Strawberries (Fragaria x ananassa) flower in clusters. The apical flower is the primary flower and will develop into the largest fruit. The next two are secondary flowers, and the final four are tertiary flowers. Most of the important commercial varieties have perfect flowers (both male and female organs), although there is variation amongst varieties. Strawberries are an aggregate fruit, meaning that each flower has many pistils (♀) that develop together to create a single fruit mass.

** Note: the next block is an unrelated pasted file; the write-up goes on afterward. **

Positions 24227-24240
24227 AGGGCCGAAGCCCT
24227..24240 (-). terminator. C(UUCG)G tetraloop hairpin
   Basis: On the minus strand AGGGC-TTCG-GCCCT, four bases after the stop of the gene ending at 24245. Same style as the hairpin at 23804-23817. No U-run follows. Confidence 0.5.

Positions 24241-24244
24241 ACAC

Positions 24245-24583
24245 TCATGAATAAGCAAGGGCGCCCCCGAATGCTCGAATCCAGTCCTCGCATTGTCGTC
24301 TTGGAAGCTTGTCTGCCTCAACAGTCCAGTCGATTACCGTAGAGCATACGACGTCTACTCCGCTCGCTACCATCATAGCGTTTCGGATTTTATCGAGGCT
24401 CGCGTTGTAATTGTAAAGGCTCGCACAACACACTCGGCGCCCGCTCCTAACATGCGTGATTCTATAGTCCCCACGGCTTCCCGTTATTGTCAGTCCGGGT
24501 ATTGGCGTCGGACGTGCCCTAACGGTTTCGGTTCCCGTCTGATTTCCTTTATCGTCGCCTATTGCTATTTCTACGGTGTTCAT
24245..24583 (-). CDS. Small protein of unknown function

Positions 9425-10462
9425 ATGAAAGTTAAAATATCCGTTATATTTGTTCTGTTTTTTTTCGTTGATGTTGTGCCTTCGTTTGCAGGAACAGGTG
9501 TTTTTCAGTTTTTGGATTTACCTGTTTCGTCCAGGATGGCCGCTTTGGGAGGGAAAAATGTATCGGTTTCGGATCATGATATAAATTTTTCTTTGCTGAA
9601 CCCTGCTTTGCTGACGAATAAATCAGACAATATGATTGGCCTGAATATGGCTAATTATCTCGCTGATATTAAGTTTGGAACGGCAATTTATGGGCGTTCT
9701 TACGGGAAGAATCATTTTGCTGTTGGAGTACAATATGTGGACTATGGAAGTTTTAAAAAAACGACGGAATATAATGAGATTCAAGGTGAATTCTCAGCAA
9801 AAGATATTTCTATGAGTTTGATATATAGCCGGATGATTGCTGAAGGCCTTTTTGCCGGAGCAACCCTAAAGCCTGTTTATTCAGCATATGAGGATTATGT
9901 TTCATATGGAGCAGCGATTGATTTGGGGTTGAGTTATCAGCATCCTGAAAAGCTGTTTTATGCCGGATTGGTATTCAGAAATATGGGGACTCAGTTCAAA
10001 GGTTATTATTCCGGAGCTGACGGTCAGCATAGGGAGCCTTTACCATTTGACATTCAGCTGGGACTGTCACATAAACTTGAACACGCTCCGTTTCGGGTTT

Most varieties are self-fertile and able to self-pollinate. However, for the flower to develop into a perfect fruit, every pistil must be pollinated. This means self-pollination and wind together are generally insufficient to produce the highest value fruit, and a pollinator such as a bumblebee can greatly improve the economics of a crop. In outdoor crops it is thought that self-pollination, on average, accounts for 53% of fruit development, wind provides an additional 14%, and bees add another 24% (equalling 91% pollination). Bees are also more important in short stamen varieties, which are less able to self-pollinate.
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